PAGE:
Do you ever worry about being #basic? In a world where we’re subjected to one another’s personal lives on a never-ending basis, it’s easy to spend too much time comparing ourselves to others. Often this leads to total, overwhelming disappointment. Social anxieties like these are the subject of playwright Brigham Mosley’s new play, #basic. The play stars three female actors, Claire Carson, Kristen Kelso and Afomia Hailemeskel, as young people battling their own egos and issues in a world riddled with social media. See the production by House Party Theatre at 8 p.m. Friday, Saturday and Monday, or again the following week. The play will take place at 2203 Obenchain St. Tickets are $10 and available at -LS

Burton Burlesque
Viva Dallas Burlesque says their show this weekend is so big they needed the biggest venue in town. Burton Burlesque, for which the performers base their routines on a Tim Burton movie, hits the Bomb Factory at 7 p.m. Friday. Tickets are $22. 

Saturday, Oct. 3
In Verse/Looped
Think of a poetry reading. Some of us automatically picture climbing on stage during an awkward open mic night, or sitting on sofas and tuffets in a gallery, suddenly aware of our posture and our listening face when we should be focused on words. WordSpace has removed that pressure and put the focus back on the, well, words and the space, with In/Verse: Looped from 7-10 p.m. Saturday at Common Desk Oak Cliff, 633 W. Davis St. Using recorded poetry and prose readings on loops, works of art will ring out in various places — from whole rooms to hallways to headphones — allowing audiences to take in the works in unique settings, enhanced by visual installations also created by each writer. Those writers, including Courtney Marie, Lauren Belmore, Fatima-Ayan Malika Hirsi, Zach VandeZande, Kyle Vaughn, Caitlin Pryor, Tamitha Curiel and others, may be the audience members next to you or the people ordering wine at the donation bar. Looped might be the best set-up for a poetry reading yet, and definitely the best opportunity for mingling conversation. So much so the suggested $5 admission seems like a serious bargain. Learn more, ask questions or RSVP to the event on Facebook. Learn more about Wordspace at -Merritt Martin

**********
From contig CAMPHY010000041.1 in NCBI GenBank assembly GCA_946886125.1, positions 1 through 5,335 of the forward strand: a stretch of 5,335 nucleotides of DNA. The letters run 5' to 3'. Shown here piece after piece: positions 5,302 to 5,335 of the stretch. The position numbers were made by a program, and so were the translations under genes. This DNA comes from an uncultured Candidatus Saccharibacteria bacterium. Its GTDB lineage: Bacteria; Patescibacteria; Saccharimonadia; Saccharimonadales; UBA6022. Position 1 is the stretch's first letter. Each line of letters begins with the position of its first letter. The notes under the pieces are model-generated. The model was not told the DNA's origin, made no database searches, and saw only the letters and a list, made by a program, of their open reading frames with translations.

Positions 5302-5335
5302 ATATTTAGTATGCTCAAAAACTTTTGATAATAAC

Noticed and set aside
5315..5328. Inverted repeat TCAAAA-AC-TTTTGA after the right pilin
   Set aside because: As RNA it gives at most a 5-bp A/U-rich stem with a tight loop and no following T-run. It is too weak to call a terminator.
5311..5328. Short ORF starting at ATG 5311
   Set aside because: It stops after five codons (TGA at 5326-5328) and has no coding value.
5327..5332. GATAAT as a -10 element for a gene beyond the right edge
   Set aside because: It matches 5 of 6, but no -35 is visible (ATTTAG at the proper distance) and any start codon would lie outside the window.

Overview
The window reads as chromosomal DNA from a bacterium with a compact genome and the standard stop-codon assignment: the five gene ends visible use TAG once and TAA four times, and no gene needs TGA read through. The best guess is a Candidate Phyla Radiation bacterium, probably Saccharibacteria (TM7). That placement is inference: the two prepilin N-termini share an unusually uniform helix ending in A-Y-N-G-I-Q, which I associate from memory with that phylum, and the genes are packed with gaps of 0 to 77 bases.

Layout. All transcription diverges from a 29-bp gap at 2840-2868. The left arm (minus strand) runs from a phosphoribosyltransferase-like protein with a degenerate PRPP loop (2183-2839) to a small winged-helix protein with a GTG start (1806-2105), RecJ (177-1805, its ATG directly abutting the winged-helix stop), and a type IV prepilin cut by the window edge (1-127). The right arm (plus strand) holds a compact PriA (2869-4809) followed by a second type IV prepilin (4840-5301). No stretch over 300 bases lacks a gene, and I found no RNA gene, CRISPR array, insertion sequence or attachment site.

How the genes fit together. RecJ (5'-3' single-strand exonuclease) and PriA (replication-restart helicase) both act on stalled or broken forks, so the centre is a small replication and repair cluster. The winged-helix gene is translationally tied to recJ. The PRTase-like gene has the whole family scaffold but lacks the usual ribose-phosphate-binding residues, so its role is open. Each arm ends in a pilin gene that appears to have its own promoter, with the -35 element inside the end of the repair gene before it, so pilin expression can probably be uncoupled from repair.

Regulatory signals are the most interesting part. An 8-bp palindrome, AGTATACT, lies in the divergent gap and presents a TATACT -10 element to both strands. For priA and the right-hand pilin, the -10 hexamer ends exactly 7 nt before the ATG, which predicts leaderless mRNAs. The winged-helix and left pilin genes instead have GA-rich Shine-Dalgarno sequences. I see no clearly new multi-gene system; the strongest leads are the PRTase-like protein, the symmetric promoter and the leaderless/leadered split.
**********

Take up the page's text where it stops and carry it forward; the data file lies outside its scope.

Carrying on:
Smoked Dallas